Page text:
Partial aortic occlusion for cerebral perfusion augmentation : safety and efficacy of neuroflo in acute ischemic stroke trialPartial aortic occlusion for cerebral perfusion augmentation : safety and efficacy of neuroflo in acute ischemic stroke trial
Faculty of Pharmaceutical, Biomedical and Veterinary Sciences . Biomedical Sciences
Neurochemistry and behaviour
2011New York, N.Y., 2011
Stroke: a journal of cerebral circulation / American Heart Association. - New York, N.Y.
42(2011):6, p. 1680-1690
University of Antwerp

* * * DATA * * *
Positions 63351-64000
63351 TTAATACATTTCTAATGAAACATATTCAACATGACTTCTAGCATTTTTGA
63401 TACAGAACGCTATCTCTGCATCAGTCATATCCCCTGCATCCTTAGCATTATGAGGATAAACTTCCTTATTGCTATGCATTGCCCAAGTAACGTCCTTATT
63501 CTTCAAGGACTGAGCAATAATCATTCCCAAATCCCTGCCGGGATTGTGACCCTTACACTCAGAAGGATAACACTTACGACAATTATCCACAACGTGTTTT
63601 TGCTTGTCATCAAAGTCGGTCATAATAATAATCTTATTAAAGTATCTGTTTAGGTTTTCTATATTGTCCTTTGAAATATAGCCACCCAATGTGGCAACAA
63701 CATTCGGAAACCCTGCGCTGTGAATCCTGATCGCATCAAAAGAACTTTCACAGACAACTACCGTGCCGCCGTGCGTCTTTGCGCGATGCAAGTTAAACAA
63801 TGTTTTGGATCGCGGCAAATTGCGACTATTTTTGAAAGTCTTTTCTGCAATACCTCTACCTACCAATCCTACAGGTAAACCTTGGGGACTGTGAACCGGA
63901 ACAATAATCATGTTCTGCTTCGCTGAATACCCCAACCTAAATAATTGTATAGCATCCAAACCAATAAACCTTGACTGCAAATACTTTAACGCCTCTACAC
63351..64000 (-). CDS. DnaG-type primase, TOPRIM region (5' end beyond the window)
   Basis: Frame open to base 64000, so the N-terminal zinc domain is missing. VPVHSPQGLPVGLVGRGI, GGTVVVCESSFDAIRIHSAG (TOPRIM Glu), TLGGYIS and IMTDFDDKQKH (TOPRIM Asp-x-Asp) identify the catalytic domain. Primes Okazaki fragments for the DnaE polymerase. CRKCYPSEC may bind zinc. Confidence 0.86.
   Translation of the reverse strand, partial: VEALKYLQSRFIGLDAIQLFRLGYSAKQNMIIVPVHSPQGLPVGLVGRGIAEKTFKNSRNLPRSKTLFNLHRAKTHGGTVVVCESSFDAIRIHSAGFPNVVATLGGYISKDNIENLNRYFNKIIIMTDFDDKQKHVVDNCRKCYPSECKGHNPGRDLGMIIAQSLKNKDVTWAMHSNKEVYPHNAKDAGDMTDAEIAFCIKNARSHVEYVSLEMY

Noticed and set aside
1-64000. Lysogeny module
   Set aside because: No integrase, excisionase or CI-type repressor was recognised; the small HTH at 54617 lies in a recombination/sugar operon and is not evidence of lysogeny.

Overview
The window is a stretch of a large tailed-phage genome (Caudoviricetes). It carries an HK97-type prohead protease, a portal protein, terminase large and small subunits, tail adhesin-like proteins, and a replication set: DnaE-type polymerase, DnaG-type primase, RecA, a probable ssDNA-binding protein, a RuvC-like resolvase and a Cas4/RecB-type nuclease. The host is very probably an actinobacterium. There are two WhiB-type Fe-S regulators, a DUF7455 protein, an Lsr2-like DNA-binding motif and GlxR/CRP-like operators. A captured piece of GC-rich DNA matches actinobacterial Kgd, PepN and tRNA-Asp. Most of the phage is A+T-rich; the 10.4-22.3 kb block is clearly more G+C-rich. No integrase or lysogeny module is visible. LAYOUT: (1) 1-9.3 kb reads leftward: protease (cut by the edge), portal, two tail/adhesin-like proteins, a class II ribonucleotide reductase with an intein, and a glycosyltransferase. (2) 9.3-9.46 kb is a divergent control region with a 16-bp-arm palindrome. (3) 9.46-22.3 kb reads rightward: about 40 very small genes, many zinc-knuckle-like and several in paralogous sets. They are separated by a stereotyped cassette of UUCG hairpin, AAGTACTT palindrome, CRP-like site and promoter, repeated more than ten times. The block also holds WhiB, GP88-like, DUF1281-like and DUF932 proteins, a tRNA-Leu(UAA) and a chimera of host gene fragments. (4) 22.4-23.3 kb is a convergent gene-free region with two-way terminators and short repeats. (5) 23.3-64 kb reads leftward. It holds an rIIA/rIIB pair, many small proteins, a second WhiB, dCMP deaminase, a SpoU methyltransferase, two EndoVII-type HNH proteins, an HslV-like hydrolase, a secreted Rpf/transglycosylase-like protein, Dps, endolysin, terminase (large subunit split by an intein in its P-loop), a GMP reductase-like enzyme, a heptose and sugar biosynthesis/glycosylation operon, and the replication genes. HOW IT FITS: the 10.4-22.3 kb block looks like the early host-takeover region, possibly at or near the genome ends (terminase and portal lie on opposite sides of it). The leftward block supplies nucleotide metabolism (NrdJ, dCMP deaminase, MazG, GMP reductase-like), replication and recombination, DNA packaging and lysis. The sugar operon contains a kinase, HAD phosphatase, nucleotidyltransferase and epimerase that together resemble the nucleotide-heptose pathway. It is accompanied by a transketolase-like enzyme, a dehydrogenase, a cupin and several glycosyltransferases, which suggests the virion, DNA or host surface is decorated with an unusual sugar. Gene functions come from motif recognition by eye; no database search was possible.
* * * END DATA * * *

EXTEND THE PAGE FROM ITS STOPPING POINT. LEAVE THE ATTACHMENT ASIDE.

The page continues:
Background and PurposeFewer than 5% of patients with acute ischemic stroke are currently treated, and there is need for additional treatment options. A novel catheter treatment (NeuroFlo) that increases cerebral blood flow was tested to 14 hours. MethodsThe Safety and Efficacy of NeuroFlo in Acute Ischemic Stroke trial is a randomized trial of the safety and efficacy of NeuroFlo treatment in improving neurological outcome versus standard medical management. The primary safety end point was the incidence of serious adverse events through 90 days. The primary efficacy end point on a modified intent-to-treat population was a global disability end point at 90 days. Secondary end points included mortality, intracranial hemorrhage, modified Rankin scale score outcome of 0 to 2, and modified Rankin scale shift analysis. ResultsBetween October 2005 and January 2010, 515 patients were enrolled at 68 centers in 9 countries. The primary efficacy end point did not reach statistical significance (OR, 1.17; CI, 0.811.67; P0.407). The primary safety end point did not show a difference in serious adverse events (P0.923). Ninety-day mortality was 11.3% (26/230) in treatment and 16.3% (42/257) in control (P0.087). Post hoc analyses showed that patients presenting within 5 hours (OR, 3.33; CI, 1.31 8.48), with NIHSS score 8 to 14 (OR, 1.80; CI, 0.99 3.30), or older than age 70 years (OR, 2.02; CI, 1.02 4.03) had better modified Rankin scale score outcomes of 0 to 2; additionally, there were fewer stroke-related deaths in treatment compared to control groups (7.4%17/230; 14.4%37/257). ConclusionsThe trial met its primary safety end point but not its primary efficacy end point. Signals of treatment effect were suggested on all-cause mortality, in patients presenting early, older than age 70 years, or with moderate strokes, but these require confirmation.